With the trial date announced for Laurence Lovett, Jr., the alleged second accomplice in the Eve Carson murder, a tension and a little controversy that flows beneath the surface of campus life seems to have been slightly stirred.
It came to my attention that there was a moment of excitement in the newsroom of the Daily Tar Heel this week at the prospect of getting to report on this murder trial. Yet the idea of being excited about anything related to Carson’s murder stirs negative sentiments. I want to try to unpack this a little because I think the trial, and this event in particular, are coinciding with an important moment on this campus.
This year, the class that entered in 2008 — the first class to matriculate after Carson’s death — will graduate. That means that few current undergraduates ever went to school with Carson. A limited number of students knew her personally or met her at all.
This is crucial to me on a level greater than symbolism because it changes some of the moral questions we ask. For the past four years, it was something like “Do we do Carson’s memory justice by feeling solidarity with her?” Now, the pertinent question, as raised in the newsroom of the Daily Tar Heel this week, is the converse: “Do we do Carson’s memory injustice by feeling removed?”
As I see it, these questions flow directly from the way Carson’s memory has been treated since her death.
Eve Carson exists today as a totem. She is remembered as the physical embodiment of what people at UNC call “The Carolina Way,” which heretofore was ethereal. You might think I’m being hyperbolic, but consider how she is represented. We read her quotes everywhere, including on the bottom of today’s DTH. Speaker series are named in her honor. We often are asked to submit to ourselves the question: “What would Eve do?” or “What would Eve want?” I have sat in lectures where opening remarks evoke her as a muse, saying that what was to follow was inspired by her passion and interests. In this way, she’s a Christ figure for our institution.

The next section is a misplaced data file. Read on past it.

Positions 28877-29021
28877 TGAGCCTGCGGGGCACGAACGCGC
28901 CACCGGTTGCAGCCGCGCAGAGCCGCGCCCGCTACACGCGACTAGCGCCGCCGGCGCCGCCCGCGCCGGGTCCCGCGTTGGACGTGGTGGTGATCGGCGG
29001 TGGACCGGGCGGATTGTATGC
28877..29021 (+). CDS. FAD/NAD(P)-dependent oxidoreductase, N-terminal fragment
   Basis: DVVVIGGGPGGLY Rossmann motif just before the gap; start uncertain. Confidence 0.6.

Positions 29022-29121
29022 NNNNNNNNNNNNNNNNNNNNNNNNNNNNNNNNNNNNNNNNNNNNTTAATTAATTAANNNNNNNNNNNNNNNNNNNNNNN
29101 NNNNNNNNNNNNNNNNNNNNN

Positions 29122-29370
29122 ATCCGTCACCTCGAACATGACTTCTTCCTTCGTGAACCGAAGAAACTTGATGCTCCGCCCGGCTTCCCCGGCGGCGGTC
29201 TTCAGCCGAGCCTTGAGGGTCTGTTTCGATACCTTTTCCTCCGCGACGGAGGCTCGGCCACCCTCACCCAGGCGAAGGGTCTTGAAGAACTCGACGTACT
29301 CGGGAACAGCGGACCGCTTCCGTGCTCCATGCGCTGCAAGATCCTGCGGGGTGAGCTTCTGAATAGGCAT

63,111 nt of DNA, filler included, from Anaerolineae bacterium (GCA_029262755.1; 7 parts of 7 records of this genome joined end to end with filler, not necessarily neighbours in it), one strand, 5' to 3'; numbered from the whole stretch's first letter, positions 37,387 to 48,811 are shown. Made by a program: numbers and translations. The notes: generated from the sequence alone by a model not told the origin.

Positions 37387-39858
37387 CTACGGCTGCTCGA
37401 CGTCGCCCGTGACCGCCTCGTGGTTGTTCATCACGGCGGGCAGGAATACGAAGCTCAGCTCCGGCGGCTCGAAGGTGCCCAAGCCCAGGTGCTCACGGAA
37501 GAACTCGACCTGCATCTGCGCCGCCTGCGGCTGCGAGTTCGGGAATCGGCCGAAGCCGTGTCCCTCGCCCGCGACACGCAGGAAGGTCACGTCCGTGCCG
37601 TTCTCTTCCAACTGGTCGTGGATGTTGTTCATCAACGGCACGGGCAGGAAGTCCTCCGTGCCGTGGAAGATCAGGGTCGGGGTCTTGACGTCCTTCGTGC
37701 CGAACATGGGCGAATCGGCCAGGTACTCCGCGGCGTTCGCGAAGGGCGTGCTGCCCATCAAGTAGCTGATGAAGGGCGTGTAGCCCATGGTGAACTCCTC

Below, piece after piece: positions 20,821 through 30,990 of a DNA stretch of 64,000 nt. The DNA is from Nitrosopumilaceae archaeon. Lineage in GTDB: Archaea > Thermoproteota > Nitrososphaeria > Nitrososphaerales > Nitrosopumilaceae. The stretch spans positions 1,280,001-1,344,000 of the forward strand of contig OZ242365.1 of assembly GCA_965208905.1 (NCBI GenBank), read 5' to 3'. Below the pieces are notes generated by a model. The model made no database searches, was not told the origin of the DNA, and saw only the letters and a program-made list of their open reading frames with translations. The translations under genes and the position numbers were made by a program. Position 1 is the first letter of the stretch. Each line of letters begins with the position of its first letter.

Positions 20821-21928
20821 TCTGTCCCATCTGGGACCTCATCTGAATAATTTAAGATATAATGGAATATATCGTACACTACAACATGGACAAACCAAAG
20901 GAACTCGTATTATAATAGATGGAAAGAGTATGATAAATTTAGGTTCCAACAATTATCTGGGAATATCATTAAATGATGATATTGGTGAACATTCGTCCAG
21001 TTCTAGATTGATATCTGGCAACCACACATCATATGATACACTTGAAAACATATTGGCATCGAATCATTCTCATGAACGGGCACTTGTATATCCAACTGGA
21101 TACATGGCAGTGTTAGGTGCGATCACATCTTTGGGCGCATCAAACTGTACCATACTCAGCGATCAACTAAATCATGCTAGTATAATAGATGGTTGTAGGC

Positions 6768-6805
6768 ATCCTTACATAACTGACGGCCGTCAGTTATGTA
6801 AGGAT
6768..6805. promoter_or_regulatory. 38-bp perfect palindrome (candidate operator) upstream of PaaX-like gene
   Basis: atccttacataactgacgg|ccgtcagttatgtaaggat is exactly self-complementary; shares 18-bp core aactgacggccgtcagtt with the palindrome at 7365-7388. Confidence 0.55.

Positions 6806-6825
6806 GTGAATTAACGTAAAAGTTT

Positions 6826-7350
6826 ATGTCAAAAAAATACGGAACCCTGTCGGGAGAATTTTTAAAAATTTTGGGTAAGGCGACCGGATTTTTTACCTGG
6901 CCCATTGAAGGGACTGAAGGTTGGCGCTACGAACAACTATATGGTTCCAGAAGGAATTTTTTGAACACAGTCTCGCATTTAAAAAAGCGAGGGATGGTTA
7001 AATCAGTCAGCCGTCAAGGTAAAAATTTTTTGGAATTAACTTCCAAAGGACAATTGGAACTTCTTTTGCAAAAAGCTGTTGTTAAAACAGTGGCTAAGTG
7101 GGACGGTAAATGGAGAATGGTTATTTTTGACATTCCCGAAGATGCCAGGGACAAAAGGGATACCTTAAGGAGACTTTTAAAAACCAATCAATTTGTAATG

The community today isn’t the same community as 2008. Almost all of the people in it have moved on, as is the nature of university communities. We are bound only by the ties to place, but Eve and her murder are neither physically nor temporally proximate to us now.
Yet “Eve” is sacred. Our institution inculcates this as a first principle in students to this day, and I imagine it will for some time. Crucially, as long as honoring Eve is sacred, the mere possibility of dishonoring her is to be profane.
To me, this creates a problem.
I am inclined to think that there is no moral wrong committed in young aspiring reporters taking excitement to the prospect of covering real and consequential news. I don’t think anyone actually thinks that these students were glad Carson was murdered. And yet we still feel a bit of discomfort when hearing the anecdote. And why shouldn’t we? We feel as if we are somehow failing to respect the sacred.
But four years removed from the murder, we should be able to say “No” to the second question I posed:
“Do we do Carson’s memory injustice by feeling removed?“
It is natural and necessary for humans to feel empathy. But we have to resist the other natural impulse to cope with tragedy by sanctifying the victim, and being scornful of those who are don’t do so, can’t do so, and shouldn’t have to. We need not make the dead divine to honor them (personally, I think we dishonor them in a way by implying that they need to be more than they were). But as long as UNC insists on holding fast to Eve as sacred, it will continue to sow moral discomfort among those who feel obligated but incapable of expressing that sentiment.
If you still think it’s too soon, then I ask “When will it not be?” Laying a false sense of solidarity at the altar forever, and asking others to do so, seems odious to me and prohibitive of the kind of moral flourishing we hope and expect people to do here.